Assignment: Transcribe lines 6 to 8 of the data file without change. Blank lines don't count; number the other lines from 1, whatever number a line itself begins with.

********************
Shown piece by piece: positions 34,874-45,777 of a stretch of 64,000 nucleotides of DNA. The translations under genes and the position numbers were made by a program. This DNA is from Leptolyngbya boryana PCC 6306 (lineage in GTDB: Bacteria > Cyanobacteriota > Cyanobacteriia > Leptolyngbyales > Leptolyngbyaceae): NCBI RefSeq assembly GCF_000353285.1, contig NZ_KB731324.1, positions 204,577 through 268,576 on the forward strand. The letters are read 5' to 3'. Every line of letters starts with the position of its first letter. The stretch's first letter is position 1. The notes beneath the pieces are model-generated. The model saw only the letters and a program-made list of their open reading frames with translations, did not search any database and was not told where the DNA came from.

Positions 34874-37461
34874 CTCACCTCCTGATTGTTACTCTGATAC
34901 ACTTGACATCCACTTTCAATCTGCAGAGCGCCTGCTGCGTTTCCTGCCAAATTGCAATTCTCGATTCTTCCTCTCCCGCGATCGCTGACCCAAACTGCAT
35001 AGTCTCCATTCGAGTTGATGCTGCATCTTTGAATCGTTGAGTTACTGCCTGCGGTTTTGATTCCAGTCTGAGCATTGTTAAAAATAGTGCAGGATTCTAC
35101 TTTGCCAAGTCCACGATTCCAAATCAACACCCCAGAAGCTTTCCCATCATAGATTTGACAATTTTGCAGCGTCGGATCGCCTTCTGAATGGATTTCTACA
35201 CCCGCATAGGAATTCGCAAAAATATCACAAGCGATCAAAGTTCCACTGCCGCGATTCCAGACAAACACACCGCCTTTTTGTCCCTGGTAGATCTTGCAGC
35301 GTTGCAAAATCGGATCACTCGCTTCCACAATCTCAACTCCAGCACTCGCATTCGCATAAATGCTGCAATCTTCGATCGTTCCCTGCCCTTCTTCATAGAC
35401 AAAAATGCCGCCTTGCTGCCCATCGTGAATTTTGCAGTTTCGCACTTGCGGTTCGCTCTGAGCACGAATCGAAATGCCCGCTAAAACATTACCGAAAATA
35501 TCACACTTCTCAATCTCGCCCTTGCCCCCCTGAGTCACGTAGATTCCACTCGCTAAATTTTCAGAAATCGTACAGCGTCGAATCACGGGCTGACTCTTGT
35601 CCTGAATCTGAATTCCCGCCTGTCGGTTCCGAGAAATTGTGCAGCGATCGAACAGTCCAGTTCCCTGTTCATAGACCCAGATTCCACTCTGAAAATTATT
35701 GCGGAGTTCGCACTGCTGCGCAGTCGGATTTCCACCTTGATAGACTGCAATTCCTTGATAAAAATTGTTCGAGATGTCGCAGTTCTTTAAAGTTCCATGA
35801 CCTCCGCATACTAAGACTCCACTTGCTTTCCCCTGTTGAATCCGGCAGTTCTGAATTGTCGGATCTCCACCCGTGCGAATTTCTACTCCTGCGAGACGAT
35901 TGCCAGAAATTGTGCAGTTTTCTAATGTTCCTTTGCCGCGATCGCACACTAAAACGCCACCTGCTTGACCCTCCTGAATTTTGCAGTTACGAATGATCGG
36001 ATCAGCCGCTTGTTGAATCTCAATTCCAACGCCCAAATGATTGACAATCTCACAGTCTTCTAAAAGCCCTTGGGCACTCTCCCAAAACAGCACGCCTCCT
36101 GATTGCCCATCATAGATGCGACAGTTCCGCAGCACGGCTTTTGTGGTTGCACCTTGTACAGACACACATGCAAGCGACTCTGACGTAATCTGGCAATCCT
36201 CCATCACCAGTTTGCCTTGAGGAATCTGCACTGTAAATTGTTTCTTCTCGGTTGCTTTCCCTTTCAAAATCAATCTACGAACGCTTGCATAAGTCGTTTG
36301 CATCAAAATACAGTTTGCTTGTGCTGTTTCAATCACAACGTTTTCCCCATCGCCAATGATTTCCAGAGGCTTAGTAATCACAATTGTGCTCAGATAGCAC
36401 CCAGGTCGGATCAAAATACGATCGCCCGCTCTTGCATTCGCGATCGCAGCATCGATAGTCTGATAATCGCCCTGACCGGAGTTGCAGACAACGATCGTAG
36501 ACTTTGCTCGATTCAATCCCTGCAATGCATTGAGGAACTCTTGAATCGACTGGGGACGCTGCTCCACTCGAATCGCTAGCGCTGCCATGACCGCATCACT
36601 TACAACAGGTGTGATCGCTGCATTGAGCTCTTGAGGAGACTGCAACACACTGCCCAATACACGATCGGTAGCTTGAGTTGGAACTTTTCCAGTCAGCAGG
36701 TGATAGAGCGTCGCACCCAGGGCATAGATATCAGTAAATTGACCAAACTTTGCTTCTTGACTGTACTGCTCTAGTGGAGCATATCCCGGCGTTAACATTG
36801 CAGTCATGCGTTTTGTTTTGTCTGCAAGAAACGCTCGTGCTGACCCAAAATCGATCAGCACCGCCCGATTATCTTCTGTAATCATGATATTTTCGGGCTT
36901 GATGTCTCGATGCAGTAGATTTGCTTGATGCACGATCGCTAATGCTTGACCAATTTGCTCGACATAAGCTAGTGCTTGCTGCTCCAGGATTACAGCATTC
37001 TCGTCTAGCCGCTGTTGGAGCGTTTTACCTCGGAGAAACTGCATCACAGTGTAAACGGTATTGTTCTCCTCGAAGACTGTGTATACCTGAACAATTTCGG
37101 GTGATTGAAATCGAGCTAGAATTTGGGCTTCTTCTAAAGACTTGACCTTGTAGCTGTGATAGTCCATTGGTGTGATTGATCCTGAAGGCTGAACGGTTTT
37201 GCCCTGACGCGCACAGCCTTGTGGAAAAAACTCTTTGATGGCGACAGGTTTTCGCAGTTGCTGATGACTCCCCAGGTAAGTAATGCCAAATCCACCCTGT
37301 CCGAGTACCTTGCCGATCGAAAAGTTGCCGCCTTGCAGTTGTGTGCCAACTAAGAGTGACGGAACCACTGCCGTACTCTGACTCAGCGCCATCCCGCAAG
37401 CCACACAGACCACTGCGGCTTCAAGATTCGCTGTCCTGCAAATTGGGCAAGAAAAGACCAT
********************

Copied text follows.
35101 TTTGCCAAGTCCACGATTCCAAATCAACACCCCAGAAGCTTTCCCATCATAGATTTGACAATTTTGCAGCGTCGGATCGCCTTCTGAATGGATTTCTACA
35201 CCCGCATAGGAATTCGCAAAAATATCACAAGCGATCAAAGTTCCACTGCCGCGATTCCAGACAAACACACCGCCTTTTTGTCCCTGGTAGATCTTGCAGC
35301 GTTGCAAAATCGGATCACTCGCTTCCACAATCTCAACTCCAGCACTCGCATTCGCATAAATGCTGCAATCTTCGATCGTTCCCTGCCCTTCTTCATAGAC